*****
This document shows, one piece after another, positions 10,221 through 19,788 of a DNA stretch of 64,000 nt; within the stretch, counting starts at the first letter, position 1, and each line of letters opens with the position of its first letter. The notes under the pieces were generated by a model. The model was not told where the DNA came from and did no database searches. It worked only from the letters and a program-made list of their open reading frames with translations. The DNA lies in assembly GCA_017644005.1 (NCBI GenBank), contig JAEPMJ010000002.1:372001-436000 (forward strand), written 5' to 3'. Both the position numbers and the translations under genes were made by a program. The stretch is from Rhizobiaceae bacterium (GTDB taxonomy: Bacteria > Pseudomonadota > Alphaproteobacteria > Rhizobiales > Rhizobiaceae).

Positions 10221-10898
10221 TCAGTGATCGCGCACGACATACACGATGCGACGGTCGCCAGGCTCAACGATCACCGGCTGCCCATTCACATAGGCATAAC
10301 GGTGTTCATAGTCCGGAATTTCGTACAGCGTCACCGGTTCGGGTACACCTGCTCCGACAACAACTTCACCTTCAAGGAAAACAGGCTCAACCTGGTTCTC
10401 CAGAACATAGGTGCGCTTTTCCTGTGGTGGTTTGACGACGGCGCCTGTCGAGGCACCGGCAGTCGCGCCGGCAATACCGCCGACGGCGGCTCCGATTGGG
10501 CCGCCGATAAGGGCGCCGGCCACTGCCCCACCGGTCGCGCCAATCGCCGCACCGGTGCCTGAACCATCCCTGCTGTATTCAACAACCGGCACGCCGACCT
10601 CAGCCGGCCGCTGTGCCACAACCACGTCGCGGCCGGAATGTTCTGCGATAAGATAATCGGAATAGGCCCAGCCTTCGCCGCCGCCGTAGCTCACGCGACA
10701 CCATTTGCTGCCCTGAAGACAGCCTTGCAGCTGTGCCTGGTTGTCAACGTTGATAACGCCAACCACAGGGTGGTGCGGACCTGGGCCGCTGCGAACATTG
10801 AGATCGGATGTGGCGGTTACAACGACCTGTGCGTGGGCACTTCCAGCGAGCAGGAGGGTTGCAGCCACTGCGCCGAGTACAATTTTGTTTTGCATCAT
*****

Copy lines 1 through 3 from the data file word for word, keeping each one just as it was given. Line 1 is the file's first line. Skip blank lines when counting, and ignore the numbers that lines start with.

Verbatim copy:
This document shows, one piece after another, positions 10,221 through 19,788 of a DNA stretch of 64,000 nt; within the stretch, counting starts at the first letter, position 1, and each line of letters opens with the position of its first letter. The notes under the pieces were generated by a model. The model was not told where the DNA came from and did no database searches. It worked only from the letters and a program-made list of their open reading frames with translations. The DNA lies in assembly GCA_017644005.1 (NCBI GenBank), contig JAEPMJ010000002.1:372001-436000 (forward strand), written 5' to 3'. Both the position numbers and the translations under genes were made by a program. The stretch is from Rhizobiaceae bacterium (GTDB taxonomy: Bacteria > Pseudomonadota > Alphaproteobacteria > Rhizobiales > Rhizobiaceae).

Positions 10221-10898
10221 TCAGTGATCGCGCACGACATACACGATGCGACGGTCGCCAGGCTCAACGATCACCGGCTGCCCATTCACATAGGCATAAC